- Closed Kitchens tend to add plenty of colourants to make the food more appealing, but it doesn't necessarily mean the nutritional value is o.k. -- many people have shown allergic reactions
It doesn't take a genious to realise that Closed Kitchen enterprises like MajSup are not happy with all these freely available recipes. After trying to spread stories about people getting ill due to Free Recipes, and other negative stories, but failing to reduce interest in Free Recipes, they are trying to find ways to deal with the situation, to turn events to their advantage.
What Closed Kitchens seem to be doing out of fear for Open Kitchens and Free Recipes (note that there are many other more or less plausible explanations for these actions):
- under the pretext of a guarantee that no-one can spike your drink, they try to make cutlery and pottery unsuitable for Free Recipe main dishes
- with all the money they have, they are very good at lobbying all kinds of political decisionmakers to make sure people won't get it in their heads too much to actually eat something from an Open Kitchen
- in the 'Old Continent' they are lobbying for a law that can make parts of recipes restricted (which they already have managed in the 'New Continent')
So what is the point? you may ask. Where is the relevance to Earth?
Let's look at the situation on Earth and contrast this with what we have just learned about Compuser.
- the inhabitants of Compuser are not ultimately in need of food, contrary to Earth inhabitants
- as a primary necessity of life on Earth, food and recipes for the preparation of food are ubiquitous, apart from some exceptions on non-primary foods (Haute Cuisine for instance)
- we would laugh at the idea of having to buy one specific brand of meals with pottery or cutlery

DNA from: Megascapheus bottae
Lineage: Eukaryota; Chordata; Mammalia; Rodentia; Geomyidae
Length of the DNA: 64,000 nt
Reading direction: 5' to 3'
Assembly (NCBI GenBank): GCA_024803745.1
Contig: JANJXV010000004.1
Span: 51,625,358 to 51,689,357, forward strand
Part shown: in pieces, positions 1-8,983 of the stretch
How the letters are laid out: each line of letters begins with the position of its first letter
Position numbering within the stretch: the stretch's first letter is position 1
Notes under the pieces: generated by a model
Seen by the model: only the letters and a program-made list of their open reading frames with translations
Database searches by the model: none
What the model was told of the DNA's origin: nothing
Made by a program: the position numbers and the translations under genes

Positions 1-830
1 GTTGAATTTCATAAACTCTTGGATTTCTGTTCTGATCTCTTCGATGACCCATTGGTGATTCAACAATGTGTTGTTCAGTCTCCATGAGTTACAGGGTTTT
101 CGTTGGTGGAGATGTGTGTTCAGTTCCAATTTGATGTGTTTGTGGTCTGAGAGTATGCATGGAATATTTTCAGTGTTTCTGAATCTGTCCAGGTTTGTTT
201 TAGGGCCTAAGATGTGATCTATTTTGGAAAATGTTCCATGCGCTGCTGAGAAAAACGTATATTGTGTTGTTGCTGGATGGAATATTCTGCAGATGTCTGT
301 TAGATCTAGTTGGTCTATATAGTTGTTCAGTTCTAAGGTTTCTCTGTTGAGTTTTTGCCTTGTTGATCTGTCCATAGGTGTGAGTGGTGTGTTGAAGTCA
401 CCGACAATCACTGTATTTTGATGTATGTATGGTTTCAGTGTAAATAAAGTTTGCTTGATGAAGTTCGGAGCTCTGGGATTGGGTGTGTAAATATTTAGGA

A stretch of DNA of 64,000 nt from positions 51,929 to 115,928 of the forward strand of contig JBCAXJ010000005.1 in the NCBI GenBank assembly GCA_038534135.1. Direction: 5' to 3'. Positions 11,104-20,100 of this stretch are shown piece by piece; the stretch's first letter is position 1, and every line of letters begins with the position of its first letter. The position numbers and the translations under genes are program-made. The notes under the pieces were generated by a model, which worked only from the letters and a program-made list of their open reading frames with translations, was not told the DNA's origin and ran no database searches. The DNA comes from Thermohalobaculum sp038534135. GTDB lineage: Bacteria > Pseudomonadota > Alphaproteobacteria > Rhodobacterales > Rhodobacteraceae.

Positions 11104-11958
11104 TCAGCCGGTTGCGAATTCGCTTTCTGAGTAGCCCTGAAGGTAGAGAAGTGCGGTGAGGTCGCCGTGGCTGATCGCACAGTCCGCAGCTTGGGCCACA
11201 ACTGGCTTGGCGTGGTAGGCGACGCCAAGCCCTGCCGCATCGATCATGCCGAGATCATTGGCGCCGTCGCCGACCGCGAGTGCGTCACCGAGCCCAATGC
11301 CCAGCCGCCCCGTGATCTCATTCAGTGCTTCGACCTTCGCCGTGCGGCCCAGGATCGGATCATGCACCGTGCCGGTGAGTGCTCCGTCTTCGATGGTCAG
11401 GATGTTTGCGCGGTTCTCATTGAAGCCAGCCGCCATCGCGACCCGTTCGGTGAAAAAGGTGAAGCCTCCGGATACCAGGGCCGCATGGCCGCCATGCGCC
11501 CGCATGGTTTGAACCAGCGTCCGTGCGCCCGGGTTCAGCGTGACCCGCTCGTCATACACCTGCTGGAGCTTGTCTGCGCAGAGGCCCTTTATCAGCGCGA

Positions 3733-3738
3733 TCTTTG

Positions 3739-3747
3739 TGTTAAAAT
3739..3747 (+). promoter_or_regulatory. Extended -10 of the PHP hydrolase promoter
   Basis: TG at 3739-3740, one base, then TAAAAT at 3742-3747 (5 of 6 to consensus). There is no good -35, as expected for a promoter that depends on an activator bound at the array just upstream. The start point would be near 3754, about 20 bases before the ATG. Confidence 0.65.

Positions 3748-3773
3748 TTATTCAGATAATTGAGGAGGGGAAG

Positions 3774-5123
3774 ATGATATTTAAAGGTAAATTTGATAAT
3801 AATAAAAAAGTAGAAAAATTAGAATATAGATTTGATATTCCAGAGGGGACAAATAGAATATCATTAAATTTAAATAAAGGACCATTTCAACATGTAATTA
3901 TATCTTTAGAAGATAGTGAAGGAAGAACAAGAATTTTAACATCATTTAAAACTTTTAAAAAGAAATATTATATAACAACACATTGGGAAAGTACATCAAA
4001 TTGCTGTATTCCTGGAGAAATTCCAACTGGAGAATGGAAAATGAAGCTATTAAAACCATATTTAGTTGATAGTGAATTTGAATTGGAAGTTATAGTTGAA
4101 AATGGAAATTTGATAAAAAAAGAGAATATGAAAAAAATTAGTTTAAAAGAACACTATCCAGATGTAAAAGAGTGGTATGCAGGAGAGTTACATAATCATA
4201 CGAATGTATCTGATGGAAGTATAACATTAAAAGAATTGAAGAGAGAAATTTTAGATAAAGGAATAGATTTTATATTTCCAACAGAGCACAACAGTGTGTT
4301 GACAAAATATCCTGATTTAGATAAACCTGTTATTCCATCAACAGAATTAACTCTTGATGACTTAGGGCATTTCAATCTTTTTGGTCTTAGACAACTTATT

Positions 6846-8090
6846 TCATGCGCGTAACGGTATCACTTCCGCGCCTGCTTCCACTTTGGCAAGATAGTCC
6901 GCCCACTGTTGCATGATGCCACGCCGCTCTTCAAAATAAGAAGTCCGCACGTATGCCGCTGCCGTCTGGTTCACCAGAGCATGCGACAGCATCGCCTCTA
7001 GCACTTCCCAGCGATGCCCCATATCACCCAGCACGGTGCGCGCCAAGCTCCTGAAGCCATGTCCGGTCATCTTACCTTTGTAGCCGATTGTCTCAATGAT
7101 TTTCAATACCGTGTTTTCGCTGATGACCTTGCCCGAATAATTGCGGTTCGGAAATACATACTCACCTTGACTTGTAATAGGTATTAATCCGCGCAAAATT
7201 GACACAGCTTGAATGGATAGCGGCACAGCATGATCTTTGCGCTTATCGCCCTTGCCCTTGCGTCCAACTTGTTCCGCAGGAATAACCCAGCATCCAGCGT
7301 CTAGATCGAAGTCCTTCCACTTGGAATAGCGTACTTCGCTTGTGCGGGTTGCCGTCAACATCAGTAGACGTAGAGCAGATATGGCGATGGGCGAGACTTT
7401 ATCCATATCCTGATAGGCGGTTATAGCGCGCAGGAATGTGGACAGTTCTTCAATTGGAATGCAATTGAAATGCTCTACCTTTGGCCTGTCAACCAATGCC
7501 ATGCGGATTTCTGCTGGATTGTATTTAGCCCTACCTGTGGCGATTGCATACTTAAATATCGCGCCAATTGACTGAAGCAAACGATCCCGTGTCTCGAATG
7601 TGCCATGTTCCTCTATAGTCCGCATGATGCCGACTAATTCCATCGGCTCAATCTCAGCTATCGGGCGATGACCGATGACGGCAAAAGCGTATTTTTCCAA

- contrary to the inhabitants of Compuser, we would not be so naive as to believe that we would have to thank MajSup for bringing food to the masses (or would we?); we would realise that if not them, some other(s) would have done it
- Haute Cuisine and / or exclusive meals do exist on Earth, but people are willing to pay the price for the experience, not just the meal/menu, but the service, presentation and entourage. And to not have to do anything yourself but be waited on - even if they would use recipes that one could clearly make at home, it can still be a very worthwhile evening - so the free availability of recipes does not exclude the existence of Haute Cuisine or put cooks out of a job
- any restriction on the propagation of a recipe would be considered ridiculous, as would any restriction on the use of a recipe
The author wishes to thank the following people and institutions:
- Richard M. Stallman and the FSF
- Linus Thorvalds for starting linux and all people working on the linux kernel
- all GNU and
Free Recipes Cooks Free Software developers
- all linux supporters (companies and people) and users
Disclaimer: this story is completely fictitious and any resemblance with any person or company is purely coincidental.|
However, the reader is free, for the sake of discussion, to map the described events, situations, characters and companies onto actual Earth, ehmm, counterparts.